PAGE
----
Old trees, new trees, big trees, small trees
We love trees—for many reasons—and can’t imagine living anywhere that doesn’t have a variety of trees.
I’ve written about Arbor Day before, as trees are so lovely and so important to all our communities. See here: http://justsaygo.com/2010/05/01/arbor-day/
So, it’s very interesting to travel in some Asian countries, especially Japan, Korea and China, where trees are actually revered, and people go to great lengths to keep old trees alive.
People there of yesteryear believed that trees had spirits or were gods even, and some of those beliefs still linger today. Many of these special old trees have legends and stories attached to them, and all kinds of symbolism, so the tree becomes more than “just a tree”.
I’m hoping that on our next visit to Korea we may find examples of more old trees, but for now here are two lovely specimens.
First, we checked an old ginkgo tree in Jeongju hanok town (or Jeongju traditional style home town, sometimes written Chonju) on Ginkgo Tree Ave. This 16m-high tree (about 51 feet) was classified a Natural Monument in 1982, and is thought to be almost 600 years old. A carved stone plaque tells us: It is free from bugs, and was planted in the hope that young scholars would similarly advance in government posts free from the taint of injustice. It was planted in the courtyard of a high-ranking official involved in the founding of the Chosan (Jeosan) Dynasty after he returned to his home town to establish a school for young scholars. This tree is a living witness to the Chosan Dynasty’s 500 years of rising and falling fortunes. It also symbolizes Chonju’s position as a center of Confucianism in Cholla Province.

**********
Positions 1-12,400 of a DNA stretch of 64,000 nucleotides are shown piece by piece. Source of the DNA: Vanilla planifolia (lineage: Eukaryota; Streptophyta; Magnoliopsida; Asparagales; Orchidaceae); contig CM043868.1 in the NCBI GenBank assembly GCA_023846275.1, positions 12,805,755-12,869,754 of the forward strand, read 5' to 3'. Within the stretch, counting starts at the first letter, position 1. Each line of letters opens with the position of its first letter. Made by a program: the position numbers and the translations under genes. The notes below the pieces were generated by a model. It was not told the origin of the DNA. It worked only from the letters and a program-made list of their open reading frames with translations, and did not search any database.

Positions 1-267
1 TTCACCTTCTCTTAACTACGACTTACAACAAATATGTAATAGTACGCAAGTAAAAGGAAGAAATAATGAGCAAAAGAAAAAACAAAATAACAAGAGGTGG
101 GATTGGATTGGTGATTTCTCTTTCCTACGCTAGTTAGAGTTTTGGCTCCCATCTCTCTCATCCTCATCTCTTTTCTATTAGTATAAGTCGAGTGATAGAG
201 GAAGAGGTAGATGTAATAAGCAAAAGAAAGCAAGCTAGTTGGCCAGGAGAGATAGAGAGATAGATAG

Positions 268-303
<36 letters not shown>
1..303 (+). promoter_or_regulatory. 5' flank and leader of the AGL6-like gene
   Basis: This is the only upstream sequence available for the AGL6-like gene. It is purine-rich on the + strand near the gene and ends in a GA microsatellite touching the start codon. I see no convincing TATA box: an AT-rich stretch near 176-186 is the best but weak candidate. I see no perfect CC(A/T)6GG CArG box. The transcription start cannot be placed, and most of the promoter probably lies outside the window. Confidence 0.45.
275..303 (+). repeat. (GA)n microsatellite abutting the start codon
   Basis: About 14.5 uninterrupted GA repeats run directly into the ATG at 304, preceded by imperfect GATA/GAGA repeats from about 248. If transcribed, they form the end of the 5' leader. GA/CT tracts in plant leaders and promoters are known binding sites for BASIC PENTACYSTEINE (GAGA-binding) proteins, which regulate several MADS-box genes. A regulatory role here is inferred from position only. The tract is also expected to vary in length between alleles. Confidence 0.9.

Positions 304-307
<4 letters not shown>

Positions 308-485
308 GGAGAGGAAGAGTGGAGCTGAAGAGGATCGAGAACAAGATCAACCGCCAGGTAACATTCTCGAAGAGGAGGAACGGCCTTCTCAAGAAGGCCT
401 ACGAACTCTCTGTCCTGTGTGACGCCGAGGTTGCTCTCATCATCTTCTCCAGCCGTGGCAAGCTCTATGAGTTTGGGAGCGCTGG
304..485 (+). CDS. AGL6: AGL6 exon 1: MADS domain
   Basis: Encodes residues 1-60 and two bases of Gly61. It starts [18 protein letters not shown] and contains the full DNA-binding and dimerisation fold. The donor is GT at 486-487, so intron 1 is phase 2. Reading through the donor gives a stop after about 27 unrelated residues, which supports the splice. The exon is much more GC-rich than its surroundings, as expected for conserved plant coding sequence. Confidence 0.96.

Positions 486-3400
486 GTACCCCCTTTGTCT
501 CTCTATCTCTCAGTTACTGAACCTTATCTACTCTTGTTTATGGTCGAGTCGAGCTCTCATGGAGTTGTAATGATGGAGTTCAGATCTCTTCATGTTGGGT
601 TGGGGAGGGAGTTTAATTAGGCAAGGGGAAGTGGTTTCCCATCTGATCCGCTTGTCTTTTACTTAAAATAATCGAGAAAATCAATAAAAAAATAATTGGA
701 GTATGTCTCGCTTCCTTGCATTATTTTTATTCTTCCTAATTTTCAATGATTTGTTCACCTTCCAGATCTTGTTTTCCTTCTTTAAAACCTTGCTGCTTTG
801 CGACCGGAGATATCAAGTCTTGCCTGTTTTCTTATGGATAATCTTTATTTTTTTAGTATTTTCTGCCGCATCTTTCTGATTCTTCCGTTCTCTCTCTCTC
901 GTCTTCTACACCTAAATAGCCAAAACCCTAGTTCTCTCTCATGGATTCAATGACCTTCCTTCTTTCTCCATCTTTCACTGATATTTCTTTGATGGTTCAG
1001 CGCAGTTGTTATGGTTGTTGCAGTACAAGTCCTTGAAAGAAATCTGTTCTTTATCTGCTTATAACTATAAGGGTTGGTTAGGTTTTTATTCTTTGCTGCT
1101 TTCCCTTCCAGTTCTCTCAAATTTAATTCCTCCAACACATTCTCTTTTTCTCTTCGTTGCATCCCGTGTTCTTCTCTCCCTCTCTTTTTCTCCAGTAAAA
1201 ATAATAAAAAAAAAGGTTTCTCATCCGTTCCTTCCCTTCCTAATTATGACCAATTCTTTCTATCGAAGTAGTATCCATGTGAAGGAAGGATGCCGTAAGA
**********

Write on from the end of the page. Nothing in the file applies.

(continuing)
It’s said that the people of Chonju love Ginkgo Tree Ave as being full of warmth and historical sites. We thought the avenue was charming, and loved the idea that the tree is being so well protected.
Later, in Seoul we visited the famous Chandeokgung Palace, where our min purpose was to visit the Secret Garden (see later). At the end of that garden tour the guide stopped and told us about this old Chinese juniper tree in a small garden near some of the government buildings of the palace complex. At around 750 years it’s one of oldest trees in Korea. It’s 5.6 m high (about 18 feet) and 5.9 m in circumference (about 19 feet) at the widest part of its trunk, so is pretty big, although some of its sprawling branches are now propped up.
A plaque tells us that juniper wood is very aromatic and is used to make incense for rituals.
This aromatic tree was planted here to provide incense for ancestral rituals at Seonwonjeon Shrine to the east, where portraits of former kings were enshrined. This tree is depicted in Donnwoldo (Painting of East Palace), which was done around 1830 and provides a panoramic view for Chandeokgung.
Next…Lovely old Zelkova trees.